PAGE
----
3. With respect we are unable to concur with the view of the learned Judge that there should be a fresh notification in order that the taking over by the Government of Mudikondan as on 23rd November, 1957 would be regarded as valid. It seems to us that having regard to the definition of an estate in Section 2 (3) which includes a zamindari or an undertenure or an inam, once an estate, be it any one of three categories, is notified under Section 1 (4) the validity of such notification cannot be assailed on the ground that there was an erroneous description of one of the villages comprehended by the notification as to its nature. The moment an estate is notified, Section 3 would come into operation, that is to say, the estate, whatever be its description--a zamindari, or an undertenure or an inam estate--would vest in the Government free of all encumbrances and the Government would be entitled to take possession there of immediately. That happened in this case on 23rd November, 1957. It would make no difference to the validity of the notification, vesting and taking; possession, though Mudikondan was wrongly described in the notification as a zamindari estate. The reason is whatever be the nature of the estate--a zamindari or an undertenure or an inam estate--every one of them will be regarded as an estate and, therefore, when the notification is made treating it as an estate,, the result follows under Section 3. The learned Judge was not, therefore, right in his view that because there was a wrong description which was removed by this Court in the writ appeal and, therefore, the notification of Mudikondan. as an estate itself would be invalid, there should be a fresh notification thereof under Section 1 (4).
4. Nor can we accept the contention of Counsel for respondent that, because Writ Appeal No. 9 of 1960 was allowed,, it had the effect of quashing the entire notification. A reading of the judgment in the writ appeal would show that this Court was only concerned with the error in the description of Mudikondan as a zamindari estate. It has not the effect of quashing the notification itself.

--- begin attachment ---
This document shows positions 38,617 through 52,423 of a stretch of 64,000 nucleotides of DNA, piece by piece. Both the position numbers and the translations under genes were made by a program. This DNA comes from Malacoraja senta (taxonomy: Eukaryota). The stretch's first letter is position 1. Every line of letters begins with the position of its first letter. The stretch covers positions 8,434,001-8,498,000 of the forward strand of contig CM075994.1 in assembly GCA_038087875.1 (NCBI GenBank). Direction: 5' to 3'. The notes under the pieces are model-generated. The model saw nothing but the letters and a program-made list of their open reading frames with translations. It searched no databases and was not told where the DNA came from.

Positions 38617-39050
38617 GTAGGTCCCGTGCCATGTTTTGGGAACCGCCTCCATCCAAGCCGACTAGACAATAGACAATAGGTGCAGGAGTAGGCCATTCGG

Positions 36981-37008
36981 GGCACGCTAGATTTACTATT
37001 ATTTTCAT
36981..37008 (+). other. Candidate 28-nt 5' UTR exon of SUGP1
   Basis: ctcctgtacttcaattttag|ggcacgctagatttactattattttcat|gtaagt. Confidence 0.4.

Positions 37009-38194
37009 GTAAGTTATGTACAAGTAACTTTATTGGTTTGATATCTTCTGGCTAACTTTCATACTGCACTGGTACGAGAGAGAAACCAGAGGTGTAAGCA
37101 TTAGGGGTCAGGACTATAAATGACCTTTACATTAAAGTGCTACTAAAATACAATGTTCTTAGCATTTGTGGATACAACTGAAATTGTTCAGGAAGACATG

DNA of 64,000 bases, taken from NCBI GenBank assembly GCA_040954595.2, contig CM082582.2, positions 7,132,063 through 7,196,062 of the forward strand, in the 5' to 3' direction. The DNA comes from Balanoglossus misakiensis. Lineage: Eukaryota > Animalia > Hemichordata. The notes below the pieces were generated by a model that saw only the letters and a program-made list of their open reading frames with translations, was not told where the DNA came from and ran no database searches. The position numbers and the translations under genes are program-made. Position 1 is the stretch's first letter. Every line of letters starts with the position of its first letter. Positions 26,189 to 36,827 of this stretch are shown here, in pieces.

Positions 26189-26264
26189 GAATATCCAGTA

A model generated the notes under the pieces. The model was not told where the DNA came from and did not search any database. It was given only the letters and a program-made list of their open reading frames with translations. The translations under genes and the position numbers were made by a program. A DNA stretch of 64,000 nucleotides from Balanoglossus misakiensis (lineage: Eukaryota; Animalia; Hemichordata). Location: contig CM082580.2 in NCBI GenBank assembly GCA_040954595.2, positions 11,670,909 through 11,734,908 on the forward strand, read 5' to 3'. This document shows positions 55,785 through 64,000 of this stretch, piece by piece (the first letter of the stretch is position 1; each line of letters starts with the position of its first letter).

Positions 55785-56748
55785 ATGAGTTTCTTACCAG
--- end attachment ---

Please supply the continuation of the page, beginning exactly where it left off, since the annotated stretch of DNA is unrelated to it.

5. The remaining question as to the-retrospective operation of the modification is of no significance, because on the notification under Section 1 (4) the estate vested in the Government. Since we have held that the notification was good, the : Government could validly continue in possession from 23rd November, 1957 and. therefore, the retrospective operation given to the removal of the error could only be consistent with the effect of the notification upheld by us. It was within the power of the Government to say that Mudikondan should be regarded as a notified undertenure with effect from 23rd November, 1957. We may also further indicate that the scheme of the Act is this. Once a notification is made as we already mentioned, the related estate vests in the Government and they take possession. Provision is made for determination whether what is notified and taken over is an estate. If it was an estate, then the notification would be sustained. Thereafter, two steps are provided by the Act. One is for settlement of the estate taken over and the other is for settlement of compensation payable to the quondam landholder. Whether what was taken over is a zamindari or an undertenure or an inam estate, it would have a bearing only upon the particular provision in the Act which would govern computation of compensation, namely, Section 27 or Section 31 or Section 36, and nothing more.
6. The appeals, are, therefore, allowed with costs (one set) and the judgment under appeal is set aside. Counsels fee Rs. 100. We make it clear that the effect is that the writ petitions will stand dismissed.